In this same instance the Scarecrow demonstrates delegation capabilities by telling the Lion that he will lead them into the castle. At other points in time the group makes a joint decision such as when Dorothy whispers to the Scarecrow about inviting the Tin Man to join them for the trip to Oz, and again later when the Scarecrow consults with Dorothy and the Tin Man about including the Lion on the journey to help him with his lack of courage. There are “four potential benefits [of participative leadership that] include higher decision quality, higher decision acceptance by participants, more satisfaction with the decision process, and more development of decision-making skills” (Yukl, 2013, p. 107-108).
The overall success of participative leadership for Dorothy in achieving her personal goals as well as the goals of her teammates is based upon their ability to each have a sense of ownership and accountability for the success of the overall journey to Oz. While the research indicates that the effects of participative leadership are mixed, “the lack of consistent results about the effectiveness of participative leadership reflects that each type of participative decision procedure is effective in some situations but not in others” (Yuki, 2013, p. 111). The varied and situational-sensitive manner in which Dorothy, the Scarecrow, the Tin Man and the Lion utilize participative leadership were contributing factors in their success. As well, they each bring unique characteristics (i.e., knowledge, skills and abilities) that the others are able to appreciate even when they do not see these qualities within themselves. It is the diversity of this team, the differences between each of them, which help to make them a strong and powerful force against the Wicked Witch of the West. The team’s awareness and then consideration for these differences in their work together is another key factor contributing to their overall success in achieving the team goal of meeting the Wizard of Oz as well as each individual’s personal goals of a heart, a brain, the nerve and a home.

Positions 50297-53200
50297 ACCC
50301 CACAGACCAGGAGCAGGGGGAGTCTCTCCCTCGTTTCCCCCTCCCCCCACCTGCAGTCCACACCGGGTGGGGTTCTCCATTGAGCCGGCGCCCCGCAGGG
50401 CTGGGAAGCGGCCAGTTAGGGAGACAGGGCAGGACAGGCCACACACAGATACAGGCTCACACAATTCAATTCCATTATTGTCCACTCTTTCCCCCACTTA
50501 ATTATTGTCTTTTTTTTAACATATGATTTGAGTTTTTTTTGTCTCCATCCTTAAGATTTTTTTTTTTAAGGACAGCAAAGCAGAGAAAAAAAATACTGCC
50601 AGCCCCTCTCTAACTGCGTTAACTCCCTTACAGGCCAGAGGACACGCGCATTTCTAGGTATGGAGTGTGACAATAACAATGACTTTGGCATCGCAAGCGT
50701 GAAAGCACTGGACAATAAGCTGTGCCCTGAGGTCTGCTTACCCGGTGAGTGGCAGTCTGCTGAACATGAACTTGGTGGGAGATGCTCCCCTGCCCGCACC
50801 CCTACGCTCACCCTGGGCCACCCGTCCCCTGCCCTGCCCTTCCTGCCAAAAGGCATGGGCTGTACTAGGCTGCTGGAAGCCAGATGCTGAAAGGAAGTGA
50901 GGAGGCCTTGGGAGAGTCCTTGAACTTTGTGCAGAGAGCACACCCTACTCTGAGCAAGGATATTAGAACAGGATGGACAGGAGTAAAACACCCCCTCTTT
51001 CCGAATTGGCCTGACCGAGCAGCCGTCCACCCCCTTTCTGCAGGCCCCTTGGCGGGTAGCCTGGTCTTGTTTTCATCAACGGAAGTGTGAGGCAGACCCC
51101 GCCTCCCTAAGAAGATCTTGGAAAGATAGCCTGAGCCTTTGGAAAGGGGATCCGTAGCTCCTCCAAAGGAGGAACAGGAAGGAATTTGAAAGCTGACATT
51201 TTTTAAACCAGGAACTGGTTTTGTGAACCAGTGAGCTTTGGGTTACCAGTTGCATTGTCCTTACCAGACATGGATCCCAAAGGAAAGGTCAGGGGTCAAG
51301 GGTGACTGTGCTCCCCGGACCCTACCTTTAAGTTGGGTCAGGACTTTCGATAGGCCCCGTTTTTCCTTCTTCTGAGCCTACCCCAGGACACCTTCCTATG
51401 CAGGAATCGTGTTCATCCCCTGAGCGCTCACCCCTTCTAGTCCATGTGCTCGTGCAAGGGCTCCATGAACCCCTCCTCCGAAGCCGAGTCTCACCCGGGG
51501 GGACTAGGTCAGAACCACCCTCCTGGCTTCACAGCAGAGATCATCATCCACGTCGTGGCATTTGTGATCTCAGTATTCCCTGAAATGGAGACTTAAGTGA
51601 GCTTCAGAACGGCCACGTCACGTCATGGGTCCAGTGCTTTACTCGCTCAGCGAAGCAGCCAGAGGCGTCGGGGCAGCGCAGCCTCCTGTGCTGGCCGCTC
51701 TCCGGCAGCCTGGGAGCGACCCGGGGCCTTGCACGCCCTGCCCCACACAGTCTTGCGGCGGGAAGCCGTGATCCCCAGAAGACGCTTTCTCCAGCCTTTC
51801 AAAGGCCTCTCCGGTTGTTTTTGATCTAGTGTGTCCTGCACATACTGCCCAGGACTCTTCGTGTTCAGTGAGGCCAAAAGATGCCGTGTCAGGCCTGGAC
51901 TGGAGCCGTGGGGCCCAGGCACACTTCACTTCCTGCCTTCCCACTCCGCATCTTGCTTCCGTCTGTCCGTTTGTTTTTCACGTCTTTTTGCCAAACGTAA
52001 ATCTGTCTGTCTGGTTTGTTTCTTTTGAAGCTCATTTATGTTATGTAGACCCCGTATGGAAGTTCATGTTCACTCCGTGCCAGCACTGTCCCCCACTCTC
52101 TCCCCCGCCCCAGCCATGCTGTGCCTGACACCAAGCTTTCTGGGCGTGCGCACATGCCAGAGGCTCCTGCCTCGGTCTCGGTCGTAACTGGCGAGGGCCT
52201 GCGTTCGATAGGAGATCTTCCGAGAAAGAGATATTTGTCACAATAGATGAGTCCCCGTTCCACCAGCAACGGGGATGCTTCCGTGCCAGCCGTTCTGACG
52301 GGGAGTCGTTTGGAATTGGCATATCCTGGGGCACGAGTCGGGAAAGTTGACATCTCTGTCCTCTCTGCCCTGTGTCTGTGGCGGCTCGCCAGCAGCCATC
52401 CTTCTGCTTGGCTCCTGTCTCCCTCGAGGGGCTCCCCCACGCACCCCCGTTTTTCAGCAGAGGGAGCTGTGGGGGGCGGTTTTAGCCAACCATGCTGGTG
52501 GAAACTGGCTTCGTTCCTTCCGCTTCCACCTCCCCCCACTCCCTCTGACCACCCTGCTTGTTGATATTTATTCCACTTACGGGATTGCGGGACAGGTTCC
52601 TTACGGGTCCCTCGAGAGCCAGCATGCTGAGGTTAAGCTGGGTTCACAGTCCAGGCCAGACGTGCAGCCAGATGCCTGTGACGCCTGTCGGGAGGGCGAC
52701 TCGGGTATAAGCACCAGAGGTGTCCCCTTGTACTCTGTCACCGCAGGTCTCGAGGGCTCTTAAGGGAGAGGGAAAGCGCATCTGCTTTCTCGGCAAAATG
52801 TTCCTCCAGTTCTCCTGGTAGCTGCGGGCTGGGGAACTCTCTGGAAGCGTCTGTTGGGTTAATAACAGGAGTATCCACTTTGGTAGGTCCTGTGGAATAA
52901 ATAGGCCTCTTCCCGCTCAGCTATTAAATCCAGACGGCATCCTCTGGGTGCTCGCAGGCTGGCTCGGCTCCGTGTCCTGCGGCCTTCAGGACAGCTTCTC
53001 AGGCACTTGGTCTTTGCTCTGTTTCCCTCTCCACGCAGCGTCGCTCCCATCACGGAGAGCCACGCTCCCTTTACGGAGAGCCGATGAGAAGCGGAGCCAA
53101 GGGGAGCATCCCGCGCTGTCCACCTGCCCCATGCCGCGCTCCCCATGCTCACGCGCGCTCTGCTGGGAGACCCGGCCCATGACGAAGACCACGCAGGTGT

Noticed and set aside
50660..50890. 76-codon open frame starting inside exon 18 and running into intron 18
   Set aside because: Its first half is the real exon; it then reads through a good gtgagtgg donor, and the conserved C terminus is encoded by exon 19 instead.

This article, the third in a five-part series published by CEOWorld Magazine, examines leadership through the lens of L. Frank Baum’s ‘The Wonderful Wizard of Oz’. The author, Jonathan Stutz, believes a leader’s success is dependent upon a belief in oneself, having a goal for a better future, wisdom, emotional intelligence, and a willingness to take action. Throughout this series you will learn that developing these combined capabilities is a journey, a road filled with difficulties and obstacles. Stutz’s insights demonstrate that Baum’s fantasy provides a platform for leaders to reflect and gain perspective on their own journey down the yellow brick road of leadership.
Fickenscher, K. (2013). Toto’s reflections: the leadership lessons from the Wizard of Oz. Parker, CO: Outskirts Press, Inc., Kindle version.
LeadershipTraq (2013). Leadership lessons from the Wizard of Oz. Retrieved on 19 January 2014 [link.]
Power of Positivity (2014). Leadership lessons from Oz – what I learned from Dorothy. Retrieved on 13 January 2014 [link.]
Yukl, G. (2013). Leadership in organizations, 8th Edition. Upper Saddle River, New Jersey: Pearson Education, Inc.
Yusoontom, S. (2012). 7 leadership lessons from the Wizard of Oz. Retrieved on 18 January 2014 [link.]
By, Jonathan Stutz is a Policy Director at the Microsoft Corporation leading a team in the Trustworthy Computing group (www.microsoft.com/twc). His 18 year career at Microsoft has encompassed Human Resources, Cultural Diversity and Inclusion, Global Readiness, Training, Community Building, Business Development, and Business Operations. Jonathan earned his B.A. in Political Science from the University of Washington (Seattle) and is completing his Master’s in Organizational Leadership this June from City University of Seattle. Jonathan and his wife live in Bellevue, WA, a suburb of Seattle where he is an avid runner and hiker. You can contact Jonathan on Twitter @jmstutz
I would love to hear from you on your thoughts or interest in this topic.
For more columns, thoughts and opinions, follow CEOWORLD magazine on Twitter @ceoworld.Track Latest News Live on CEOWORLD magazine and get news updates from the United States and around the world. The views expressed are those of the author and are not necessarily those of the CEOWORLD magazine.
Follow CEOWORLD magazine headlines on: Google News, LinkedIn, Twitter, and Facebook.
Thank you for supporting our journalism. Subscribe here.
For media queries, please contact: email@example.com